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My wife and I currently have three retirement accounts from different jobs. The only one currently getting paid into is my TSP account. Would we realize better gains if we combined the other two accounts into the TSP? Say they are all earning 10% annually. From what I've seen on charts the compound interest curve grows exponentially. It seems like I'd have three accounts growing slower or one growing faster. Is that the case?

  • Does the TSP account offer tiered interest rates (dependent on the size of the account?) – unutbu Jun 18 '18 at 20:44
  • TSP is free to use and maintain. True of your other accounts too? Does any account perform significantly better than the others? Not really "interest" at a fixed rate like savings acct, but rate of return from the various investments & index funds in the respective accounts. How do the returns stack up to each other & to your goals? Did you approach them all in the same way, or did your contributions/allocations differ? e.g. TSP "2050" fund is higher-risk than a near-term "2020" fund for someone retiring sooner. Similar allocations for all of your accounts? Maybe revisit those choices too. – mc01 Jun 18 '18 at 22:44
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No. The compounding is a multiplier, and multiplication is distributive over addition. So

1.1 * (x + y) = (1.1 * x) + (1.1 * y).

That is assuming that the accounts are large enough that no individual payment gets lost as a rounding error (three accounts earning 1.4c each will pay you 3c, combined they will pay you 4c). So long as the accounts are at least a few hundred dollars, even if the 10% is paid daily, you shouldn't have a problem.

Also assuming there are no fixed costs per account. Obviously those can be reduced by combining accounts.

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    Its worth emphasising the per-account costs. If they are all earning 10%, but you are also paying $1,000 in fixed fees per account then combining the accounts will add $2,000 to your annual savings. However if all three accounts charge 1% then you are earning 9% (10% growth minus the 1% charge) on all three accounts and combining them will make no difference. – Paul Johnson Jun 18 '18 at 10:18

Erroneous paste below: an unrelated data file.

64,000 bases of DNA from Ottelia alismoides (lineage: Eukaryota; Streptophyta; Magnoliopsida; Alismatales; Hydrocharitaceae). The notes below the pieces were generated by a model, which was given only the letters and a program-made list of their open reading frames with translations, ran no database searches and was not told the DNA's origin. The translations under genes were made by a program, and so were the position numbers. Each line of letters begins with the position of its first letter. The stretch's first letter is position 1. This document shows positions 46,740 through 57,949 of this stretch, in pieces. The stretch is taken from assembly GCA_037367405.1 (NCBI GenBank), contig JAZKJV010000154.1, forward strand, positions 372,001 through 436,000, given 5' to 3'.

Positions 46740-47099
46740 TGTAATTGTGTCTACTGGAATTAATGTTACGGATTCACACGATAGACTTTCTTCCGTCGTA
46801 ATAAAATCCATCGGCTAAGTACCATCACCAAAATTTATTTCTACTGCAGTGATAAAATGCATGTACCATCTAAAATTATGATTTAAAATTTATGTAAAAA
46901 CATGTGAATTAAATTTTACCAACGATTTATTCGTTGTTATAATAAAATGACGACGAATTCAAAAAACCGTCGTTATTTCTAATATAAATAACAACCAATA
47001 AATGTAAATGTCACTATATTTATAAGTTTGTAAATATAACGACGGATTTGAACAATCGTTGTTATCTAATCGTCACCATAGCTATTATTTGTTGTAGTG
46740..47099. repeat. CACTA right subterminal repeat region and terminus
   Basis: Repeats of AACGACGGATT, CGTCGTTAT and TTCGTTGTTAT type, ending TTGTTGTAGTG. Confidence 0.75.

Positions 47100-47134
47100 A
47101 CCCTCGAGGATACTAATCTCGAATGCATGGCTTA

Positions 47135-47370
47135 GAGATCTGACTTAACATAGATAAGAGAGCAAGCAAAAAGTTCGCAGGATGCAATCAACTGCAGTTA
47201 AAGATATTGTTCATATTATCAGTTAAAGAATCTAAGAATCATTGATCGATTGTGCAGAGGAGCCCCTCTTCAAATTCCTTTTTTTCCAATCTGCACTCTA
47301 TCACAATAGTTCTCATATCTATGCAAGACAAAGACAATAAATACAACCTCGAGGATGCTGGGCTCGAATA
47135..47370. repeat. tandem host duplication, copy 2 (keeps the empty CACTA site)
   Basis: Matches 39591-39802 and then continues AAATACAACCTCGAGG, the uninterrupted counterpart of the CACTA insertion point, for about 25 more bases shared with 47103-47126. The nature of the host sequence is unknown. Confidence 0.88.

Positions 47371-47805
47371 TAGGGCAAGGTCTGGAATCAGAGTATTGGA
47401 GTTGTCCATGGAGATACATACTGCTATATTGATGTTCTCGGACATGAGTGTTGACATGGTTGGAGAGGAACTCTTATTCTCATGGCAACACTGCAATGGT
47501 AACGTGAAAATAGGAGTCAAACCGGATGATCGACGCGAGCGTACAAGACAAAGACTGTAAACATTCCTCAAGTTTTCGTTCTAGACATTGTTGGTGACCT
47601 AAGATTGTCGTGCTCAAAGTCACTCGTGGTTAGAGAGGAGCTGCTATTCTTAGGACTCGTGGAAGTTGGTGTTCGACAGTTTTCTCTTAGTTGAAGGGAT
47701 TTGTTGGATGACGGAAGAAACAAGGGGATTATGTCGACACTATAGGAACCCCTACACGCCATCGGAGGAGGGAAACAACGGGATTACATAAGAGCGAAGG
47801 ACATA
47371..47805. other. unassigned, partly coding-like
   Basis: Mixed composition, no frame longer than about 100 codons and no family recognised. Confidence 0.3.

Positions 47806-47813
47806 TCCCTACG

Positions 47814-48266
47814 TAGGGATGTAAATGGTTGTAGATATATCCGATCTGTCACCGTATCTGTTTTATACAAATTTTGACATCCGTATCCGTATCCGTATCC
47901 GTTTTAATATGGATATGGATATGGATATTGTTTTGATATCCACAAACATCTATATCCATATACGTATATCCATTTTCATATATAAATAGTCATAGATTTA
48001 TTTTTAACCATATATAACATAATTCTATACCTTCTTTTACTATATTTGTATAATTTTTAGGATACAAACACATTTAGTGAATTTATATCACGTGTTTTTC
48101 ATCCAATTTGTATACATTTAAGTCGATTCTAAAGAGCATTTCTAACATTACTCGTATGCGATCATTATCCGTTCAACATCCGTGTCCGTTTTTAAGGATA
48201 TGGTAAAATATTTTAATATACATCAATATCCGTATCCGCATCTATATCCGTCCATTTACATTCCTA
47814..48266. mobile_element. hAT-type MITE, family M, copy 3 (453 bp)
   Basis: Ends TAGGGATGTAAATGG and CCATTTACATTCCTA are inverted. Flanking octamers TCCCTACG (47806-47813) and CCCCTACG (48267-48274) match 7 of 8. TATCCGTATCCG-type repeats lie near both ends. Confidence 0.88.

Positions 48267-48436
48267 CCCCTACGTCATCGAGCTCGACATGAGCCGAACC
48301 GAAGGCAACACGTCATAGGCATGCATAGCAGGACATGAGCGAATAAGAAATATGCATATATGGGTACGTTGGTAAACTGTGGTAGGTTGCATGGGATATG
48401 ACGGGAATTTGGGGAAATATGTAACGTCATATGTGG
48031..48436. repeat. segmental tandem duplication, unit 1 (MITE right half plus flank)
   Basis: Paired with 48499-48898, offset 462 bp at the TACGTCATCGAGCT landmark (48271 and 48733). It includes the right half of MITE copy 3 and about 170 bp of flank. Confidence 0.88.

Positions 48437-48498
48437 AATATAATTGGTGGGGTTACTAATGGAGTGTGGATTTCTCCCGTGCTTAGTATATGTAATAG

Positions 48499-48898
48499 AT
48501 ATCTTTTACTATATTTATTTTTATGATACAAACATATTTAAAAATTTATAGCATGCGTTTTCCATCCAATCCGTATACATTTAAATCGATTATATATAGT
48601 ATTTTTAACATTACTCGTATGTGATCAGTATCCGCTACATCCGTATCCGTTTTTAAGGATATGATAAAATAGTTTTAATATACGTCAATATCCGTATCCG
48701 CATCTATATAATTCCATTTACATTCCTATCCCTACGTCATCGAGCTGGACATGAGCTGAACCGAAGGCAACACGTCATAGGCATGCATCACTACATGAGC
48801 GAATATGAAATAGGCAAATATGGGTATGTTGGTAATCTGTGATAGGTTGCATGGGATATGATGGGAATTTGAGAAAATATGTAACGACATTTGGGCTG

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    Surely the interest is a multiplier, and compounding is an exponent to that multiplier, but the crucial point is that it operates on the multiplier, not the result and so is also distributed over addition in the multiplicand, i.e. 1.1^5 * (x + y) = (1.1^5 * x) + (1.1^5 * y) – Will Jun 18 '18 at 13:42
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    @Will that's true, but you only need to consider a single year to demonstrate "compounding interest" would be better than the shorthand "compounding" in the answer though – Chris H Jun 18 '18 at 14:25
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    @Will I think a simpler way to say that is that the compounding is just repeated multiplication - a^5 is just short-hand for a × a × a × a × a - so doesn't change the operators in the sum. Crucially, that's different from an exponential like 5^a, which wouldn't be distributive: 5^1.1 + 5^1.1 ≠ 5^2.2 – IMSoP Jun 18 '18 at 16:24
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    Combining accounts should reduce the number of periodic statements you receive, and the number of things for your to keep track of. – Nayuki Jun 18 '18 at 16:58
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Rupert's got the formal answer. I'd like to chip in with a everyday sort of example.

Imagine you had $200 dollars, and you had the choice between investing it in a single account that earned 10% in a year, or two accounts that each earn 10% in a year.

If you chose the first, and put $200 in, you would expect $220 by the end of the first year. If you chose the second, you'd have two accounts with $100, that you'd expect to have $110 by the end of the year. $110+$110 = $220.

After the second year, the single account would have $242. And the two accounts would each have $121.

It's true that the growth is exponential - but it's the same exponential no matter how much you start with. In the 10% example, you're going to double your money in roughly 7 years. It doesn't matter if you've got $10, $10k, or $10 million, in 7 years you'll have doubled the amount.

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Often, investment managers will charge a smaller % fee for accounts funded greater than some threshold.

If consolidating your accounts gets you over or close to such a threshold, then it would be beneficial to do so. Otherwise, the same actual compounding process is applied mathematically regardless of how many pots your money is divided into (assuming each returns the same interest rate).

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